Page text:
skip to primary navigationskip to content

Rhea Sood

Rhea Sood, Part IA

I was always interested in environmental science but I wanted to pursue it in a more scientifically rigorous manner. Taking Earth Sciences in the first year has provided the ideal opportunity to do so - the study of the Earth's processes and mineralogy has drawn on many concepts from Physics and Chemistry. The scale is fascinating - extending from the microscopic to the planetary level.


Earth Sciences practicals, lectures and supervisions are varied in content and always stimulating. The department is so friendly, and everyone is willing to discuss and help you to master the array of new techniques introduced in the first year, from analysing minerals under the microscope to map work. There is great satisfaction when you hear something in a lecture and then see it in the field, as we did on our trip to Ketton Quarry in the first term. 

This challenging course covers all aspects of the Earth from geology and oceanography to climate and petroleum exploration and I highly recommend it to those interested in any aspect of our dynamic Earth.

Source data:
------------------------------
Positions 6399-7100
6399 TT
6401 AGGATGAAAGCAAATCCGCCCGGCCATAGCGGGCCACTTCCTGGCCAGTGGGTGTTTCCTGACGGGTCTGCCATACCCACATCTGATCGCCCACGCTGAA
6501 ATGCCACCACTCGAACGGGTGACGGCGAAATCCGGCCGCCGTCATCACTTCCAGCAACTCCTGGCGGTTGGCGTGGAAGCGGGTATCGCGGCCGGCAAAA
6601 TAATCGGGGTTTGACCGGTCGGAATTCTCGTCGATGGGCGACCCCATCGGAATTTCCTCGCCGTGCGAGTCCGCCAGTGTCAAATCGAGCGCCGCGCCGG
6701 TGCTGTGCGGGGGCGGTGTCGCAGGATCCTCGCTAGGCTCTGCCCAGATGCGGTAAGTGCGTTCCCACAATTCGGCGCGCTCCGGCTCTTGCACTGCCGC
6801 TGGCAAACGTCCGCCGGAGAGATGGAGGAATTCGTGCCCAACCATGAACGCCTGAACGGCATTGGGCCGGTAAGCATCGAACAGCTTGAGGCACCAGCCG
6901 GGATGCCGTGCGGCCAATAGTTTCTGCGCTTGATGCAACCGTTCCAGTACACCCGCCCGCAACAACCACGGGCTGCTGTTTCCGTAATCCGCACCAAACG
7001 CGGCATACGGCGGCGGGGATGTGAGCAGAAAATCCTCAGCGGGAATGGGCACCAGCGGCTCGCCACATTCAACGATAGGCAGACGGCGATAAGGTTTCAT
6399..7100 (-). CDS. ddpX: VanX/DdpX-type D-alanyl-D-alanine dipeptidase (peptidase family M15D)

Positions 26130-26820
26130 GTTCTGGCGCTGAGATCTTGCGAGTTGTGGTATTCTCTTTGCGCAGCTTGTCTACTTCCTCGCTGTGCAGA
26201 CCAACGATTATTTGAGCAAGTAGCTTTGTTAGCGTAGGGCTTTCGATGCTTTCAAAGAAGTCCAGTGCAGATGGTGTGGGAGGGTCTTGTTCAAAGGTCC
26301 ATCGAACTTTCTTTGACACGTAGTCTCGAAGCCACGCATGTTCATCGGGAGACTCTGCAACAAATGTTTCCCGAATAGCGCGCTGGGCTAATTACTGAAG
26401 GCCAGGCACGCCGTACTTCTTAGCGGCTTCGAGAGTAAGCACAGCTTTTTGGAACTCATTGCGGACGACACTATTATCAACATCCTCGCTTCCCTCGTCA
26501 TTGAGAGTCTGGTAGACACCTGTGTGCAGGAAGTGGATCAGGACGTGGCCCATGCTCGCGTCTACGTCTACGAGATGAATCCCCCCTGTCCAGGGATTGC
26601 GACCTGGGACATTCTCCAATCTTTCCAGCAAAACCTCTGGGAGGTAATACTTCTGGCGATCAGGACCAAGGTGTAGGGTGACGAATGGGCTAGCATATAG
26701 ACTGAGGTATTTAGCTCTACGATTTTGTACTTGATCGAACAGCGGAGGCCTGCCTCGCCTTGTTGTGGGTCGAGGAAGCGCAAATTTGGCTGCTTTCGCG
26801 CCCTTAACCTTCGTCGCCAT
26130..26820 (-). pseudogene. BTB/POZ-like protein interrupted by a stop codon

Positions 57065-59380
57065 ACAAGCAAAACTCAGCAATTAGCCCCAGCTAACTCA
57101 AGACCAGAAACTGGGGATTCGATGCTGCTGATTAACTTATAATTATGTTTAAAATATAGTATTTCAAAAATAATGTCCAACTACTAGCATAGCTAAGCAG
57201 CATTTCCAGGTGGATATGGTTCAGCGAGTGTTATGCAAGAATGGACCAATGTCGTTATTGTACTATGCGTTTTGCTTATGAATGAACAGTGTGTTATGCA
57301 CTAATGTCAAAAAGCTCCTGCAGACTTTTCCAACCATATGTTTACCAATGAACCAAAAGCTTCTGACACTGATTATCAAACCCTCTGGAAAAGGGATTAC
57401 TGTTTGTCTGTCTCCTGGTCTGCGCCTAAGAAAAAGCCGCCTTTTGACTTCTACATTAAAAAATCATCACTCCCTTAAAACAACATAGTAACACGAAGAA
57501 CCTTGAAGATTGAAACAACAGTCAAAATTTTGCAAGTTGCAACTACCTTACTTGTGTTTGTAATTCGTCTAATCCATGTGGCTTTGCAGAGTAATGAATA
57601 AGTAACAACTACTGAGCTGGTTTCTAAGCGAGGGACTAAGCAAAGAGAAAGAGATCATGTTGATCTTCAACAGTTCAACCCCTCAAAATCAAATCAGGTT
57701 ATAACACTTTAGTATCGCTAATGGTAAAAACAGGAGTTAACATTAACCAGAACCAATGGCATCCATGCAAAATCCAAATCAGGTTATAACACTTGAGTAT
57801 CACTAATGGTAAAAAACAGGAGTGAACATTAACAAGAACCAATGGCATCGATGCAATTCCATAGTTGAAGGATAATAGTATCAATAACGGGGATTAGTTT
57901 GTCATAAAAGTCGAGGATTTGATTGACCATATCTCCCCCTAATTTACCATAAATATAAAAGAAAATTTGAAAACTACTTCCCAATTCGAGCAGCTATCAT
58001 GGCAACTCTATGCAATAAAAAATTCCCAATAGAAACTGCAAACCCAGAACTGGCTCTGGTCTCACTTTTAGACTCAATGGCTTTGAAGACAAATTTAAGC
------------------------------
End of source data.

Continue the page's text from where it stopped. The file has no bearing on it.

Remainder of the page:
Last updated on 27-Jan-12 13:46

RSS Feed Latest news

International team head to Papua New Guinea to measure volcanic carbon degassing

Sep 01, 2016

An international team of scientists is traveling to the islands of Papua New Guinea this September to study degassing from active volcanoes in remote jungles there. Some of these volcanoes are among the most active on Earth, ejecting a significant proportion of global volcanic gases into the atmosphere.

Mistaken Point - Canada's 10th geological World Heritage Site

Aug 02, 2016

The ancient rugged coastline of Mistaken Point on Newfoundland’s Avalon Peninsula face the winds and waves of the Atlantic Ocean. It can be a difficult place to work, but nevertheless it has been a mecca for geologists for over several decades now.

An underestimated Kevan

Jul 21, 2016

Douglas Palmer on the Sedgwick Museum’s giant Pliosaurus cf. kevani in the latest edition of Geoscientist

Oesia – a new tube worm from deep Cambrian times

Jul 21, 2016

Collections up close, Sedgwick Museum of Earth Sciences

View all news

Stories from the field...